The measure now heads to the state Senate, where it has five meeting days to be considered before the legislative session ends (Chandler, AP/ABC News, 5/26).
The bill, filed by state Rep. Ed Henry (R), would prohibit the state Department of Public Health from issuing or renewing health center licenses to abortion clinics that do not meet the minimum distance requirement (Women's Health Policy Report, 5/26).
On Tuesday, state lawmakers added two amendments to the bill. One amendment, proposed by state Rep. Laura Hall (D), removes language in the bill that would have applied the zoning requirement to all reproductive health centers. Another amendment, proposed by state Rep. Phil Williams (R), specifies that the rule applies only to public school buildings currently in operation and not to those that have been abandoned.
The bill aims to close the Alabama Women's Center in Huntsville, which is the sole abortion facility in Northern Alabama (Edgemon, Alabama Media Group, 5/26). According to the Montgomery Advertiser, Henry on Tuesday rejected an amendment that would have grandfathered the Huntsville clinic (Lyman, Montgomery Advertiser, 5/26).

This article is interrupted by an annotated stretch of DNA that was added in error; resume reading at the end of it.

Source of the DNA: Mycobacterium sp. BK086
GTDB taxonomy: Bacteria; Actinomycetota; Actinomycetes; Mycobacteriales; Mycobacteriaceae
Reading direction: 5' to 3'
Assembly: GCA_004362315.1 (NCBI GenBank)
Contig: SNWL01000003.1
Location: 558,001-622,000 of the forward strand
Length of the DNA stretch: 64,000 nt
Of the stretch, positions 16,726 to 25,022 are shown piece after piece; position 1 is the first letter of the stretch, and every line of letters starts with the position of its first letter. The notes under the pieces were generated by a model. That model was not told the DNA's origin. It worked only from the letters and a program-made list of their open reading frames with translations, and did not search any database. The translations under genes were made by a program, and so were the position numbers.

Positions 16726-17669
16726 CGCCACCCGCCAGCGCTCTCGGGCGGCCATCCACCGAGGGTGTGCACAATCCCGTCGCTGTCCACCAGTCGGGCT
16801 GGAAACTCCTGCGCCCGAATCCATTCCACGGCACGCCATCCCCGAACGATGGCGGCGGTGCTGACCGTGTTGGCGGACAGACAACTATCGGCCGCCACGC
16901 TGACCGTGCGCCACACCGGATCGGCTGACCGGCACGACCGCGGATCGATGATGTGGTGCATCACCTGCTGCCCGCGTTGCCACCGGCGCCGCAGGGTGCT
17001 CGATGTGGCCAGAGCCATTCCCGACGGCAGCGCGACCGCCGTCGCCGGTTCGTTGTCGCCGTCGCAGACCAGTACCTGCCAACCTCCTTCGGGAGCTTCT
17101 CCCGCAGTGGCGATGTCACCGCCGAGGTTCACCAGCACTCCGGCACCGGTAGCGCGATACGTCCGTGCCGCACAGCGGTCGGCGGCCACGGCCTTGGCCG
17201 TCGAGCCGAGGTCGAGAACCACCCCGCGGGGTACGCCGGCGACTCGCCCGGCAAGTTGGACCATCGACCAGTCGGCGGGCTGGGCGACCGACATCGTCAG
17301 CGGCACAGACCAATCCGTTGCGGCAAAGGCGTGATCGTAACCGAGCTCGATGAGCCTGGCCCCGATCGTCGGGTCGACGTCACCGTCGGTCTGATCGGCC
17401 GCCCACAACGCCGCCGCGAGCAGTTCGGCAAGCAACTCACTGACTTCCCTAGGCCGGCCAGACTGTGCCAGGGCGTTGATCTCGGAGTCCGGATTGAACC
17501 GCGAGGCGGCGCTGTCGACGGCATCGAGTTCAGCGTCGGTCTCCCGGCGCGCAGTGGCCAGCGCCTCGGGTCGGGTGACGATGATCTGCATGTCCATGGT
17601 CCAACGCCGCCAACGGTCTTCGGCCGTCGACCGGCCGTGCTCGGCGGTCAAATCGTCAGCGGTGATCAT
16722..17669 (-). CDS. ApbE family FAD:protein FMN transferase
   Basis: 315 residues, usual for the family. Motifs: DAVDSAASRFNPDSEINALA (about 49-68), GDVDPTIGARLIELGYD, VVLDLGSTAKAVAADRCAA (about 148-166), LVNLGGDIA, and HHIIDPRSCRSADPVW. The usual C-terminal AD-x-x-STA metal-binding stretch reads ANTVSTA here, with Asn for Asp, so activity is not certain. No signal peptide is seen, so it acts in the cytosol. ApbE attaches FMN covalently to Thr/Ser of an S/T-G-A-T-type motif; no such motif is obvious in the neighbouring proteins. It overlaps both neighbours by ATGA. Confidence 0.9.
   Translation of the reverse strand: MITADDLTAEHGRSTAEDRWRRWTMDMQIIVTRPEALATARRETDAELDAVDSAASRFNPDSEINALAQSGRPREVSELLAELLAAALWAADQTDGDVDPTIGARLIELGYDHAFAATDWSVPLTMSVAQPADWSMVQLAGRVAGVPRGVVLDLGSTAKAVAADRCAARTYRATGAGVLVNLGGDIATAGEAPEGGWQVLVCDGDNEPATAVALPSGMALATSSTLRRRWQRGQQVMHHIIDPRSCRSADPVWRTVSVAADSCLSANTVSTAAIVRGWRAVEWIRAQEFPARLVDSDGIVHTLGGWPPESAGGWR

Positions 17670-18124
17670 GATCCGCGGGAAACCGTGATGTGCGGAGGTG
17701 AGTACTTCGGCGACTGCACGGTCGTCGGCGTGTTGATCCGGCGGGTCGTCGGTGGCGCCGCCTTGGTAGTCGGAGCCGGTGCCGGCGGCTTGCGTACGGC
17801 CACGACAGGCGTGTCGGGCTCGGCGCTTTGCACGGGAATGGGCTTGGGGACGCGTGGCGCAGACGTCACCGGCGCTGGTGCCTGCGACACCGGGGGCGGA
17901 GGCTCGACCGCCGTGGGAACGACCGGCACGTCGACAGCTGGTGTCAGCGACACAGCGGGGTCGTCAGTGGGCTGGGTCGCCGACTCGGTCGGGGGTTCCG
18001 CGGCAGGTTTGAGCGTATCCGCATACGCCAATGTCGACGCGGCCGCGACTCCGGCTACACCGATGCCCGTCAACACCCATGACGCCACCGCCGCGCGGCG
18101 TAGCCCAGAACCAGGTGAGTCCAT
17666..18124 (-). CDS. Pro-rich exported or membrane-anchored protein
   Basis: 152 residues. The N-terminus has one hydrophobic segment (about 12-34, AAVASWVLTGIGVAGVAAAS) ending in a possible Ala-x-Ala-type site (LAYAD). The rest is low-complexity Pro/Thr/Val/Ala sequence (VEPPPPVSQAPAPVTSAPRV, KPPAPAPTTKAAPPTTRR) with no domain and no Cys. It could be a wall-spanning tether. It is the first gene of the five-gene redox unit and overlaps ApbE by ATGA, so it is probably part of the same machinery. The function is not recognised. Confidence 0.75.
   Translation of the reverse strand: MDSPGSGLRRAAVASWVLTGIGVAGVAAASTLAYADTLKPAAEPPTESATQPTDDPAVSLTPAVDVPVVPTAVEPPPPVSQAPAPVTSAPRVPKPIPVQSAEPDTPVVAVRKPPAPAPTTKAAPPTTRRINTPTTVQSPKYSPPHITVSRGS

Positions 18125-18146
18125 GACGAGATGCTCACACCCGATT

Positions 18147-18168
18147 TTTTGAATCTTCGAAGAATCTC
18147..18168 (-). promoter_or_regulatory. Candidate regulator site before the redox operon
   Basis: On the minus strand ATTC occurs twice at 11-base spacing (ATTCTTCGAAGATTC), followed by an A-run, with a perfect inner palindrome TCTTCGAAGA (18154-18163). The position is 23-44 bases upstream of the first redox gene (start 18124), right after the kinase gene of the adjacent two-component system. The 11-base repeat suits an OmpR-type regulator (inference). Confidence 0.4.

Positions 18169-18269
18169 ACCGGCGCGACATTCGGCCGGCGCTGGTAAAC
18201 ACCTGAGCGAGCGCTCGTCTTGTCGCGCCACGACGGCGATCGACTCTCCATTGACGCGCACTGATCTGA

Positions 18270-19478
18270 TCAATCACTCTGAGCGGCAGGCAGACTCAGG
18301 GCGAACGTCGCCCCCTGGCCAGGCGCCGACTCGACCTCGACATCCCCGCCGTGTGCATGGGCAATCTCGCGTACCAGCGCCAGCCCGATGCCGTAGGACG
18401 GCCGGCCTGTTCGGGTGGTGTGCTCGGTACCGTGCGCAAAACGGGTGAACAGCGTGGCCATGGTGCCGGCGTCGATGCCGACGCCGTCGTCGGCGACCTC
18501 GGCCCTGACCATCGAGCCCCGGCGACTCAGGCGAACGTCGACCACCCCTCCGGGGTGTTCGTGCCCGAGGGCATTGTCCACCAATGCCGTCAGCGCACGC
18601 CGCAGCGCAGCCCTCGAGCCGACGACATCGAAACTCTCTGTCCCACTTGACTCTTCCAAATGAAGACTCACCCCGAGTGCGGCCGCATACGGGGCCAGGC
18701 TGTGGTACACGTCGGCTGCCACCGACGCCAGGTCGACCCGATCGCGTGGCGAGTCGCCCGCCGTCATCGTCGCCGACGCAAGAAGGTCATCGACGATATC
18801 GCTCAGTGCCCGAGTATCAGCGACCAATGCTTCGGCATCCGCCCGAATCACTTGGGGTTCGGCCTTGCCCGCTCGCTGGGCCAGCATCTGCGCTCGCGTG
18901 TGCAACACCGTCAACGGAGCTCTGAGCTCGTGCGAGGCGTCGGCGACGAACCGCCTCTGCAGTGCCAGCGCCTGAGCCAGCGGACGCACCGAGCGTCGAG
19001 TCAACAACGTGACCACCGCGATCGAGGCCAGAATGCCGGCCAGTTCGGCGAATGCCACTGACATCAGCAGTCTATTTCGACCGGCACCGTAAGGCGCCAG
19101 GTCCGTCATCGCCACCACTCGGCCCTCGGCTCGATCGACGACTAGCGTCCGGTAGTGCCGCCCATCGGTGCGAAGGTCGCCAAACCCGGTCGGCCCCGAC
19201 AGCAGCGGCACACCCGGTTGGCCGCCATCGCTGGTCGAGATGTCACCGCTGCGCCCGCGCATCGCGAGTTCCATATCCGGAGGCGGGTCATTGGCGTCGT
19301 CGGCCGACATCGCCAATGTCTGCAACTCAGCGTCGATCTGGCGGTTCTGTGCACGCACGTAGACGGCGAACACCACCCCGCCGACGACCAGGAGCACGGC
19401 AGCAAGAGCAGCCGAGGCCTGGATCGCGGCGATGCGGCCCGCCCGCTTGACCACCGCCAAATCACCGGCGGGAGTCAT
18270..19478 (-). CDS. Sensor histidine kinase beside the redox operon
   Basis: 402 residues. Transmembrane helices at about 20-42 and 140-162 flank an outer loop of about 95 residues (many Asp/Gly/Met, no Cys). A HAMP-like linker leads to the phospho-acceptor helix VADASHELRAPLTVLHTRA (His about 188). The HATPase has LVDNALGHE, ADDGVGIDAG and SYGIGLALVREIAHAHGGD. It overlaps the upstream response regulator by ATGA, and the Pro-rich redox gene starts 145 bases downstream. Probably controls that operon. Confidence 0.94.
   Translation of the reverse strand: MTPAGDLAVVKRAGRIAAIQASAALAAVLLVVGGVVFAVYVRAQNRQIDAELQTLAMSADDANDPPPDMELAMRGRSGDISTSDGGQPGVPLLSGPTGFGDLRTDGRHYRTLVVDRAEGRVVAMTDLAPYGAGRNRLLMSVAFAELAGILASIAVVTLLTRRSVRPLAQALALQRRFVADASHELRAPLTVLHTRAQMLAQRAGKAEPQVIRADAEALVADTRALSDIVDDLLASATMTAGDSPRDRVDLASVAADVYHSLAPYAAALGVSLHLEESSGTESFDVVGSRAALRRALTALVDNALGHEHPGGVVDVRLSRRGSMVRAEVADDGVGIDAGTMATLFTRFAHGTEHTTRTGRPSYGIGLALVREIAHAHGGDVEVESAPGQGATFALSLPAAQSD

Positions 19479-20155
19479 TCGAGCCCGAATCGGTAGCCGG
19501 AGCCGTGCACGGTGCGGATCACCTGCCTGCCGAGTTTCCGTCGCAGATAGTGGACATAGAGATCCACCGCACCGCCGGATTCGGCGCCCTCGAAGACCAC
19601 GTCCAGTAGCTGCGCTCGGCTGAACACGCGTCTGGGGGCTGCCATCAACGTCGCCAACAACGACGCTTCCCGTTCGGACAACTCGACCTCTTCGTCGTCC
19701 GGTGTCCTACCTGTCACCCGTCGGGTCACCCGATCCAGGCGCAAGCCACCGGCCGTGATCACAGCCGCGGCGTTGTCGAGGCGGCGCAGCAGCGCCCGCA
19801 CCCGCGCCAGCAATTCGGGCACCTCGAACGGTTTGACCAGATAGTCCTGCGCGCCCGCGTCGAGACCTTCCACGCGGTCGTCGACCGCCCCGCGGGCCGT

Henry said the bill was needed to protect students from antiabortion-rights protests outside clinics, which can include graphic imagery (Alabama Media Group, 5/26). However, he rejected suggestions that the protests be regulated.
Meanwhile, state Rep. Patricia Todd (D), who has worked as a clinic escort, said, "Let's get real who's the problem here. It is not the clinic, it is the people protesting the operation" (Montgomery Advertiser, 5/26).
Separately, Alabama Reproductive Rights Advocates said the group "stands firmly against HB 527 and the targeted attack on women's healthcare in Alabama." ARRA added, "This bill was brought about out of the frustrations of the anti-abortion protesters in North Alabama who have been attempting to block access by manipulating existing laws unsuccessfully" (Alabama Media Group, 5/26).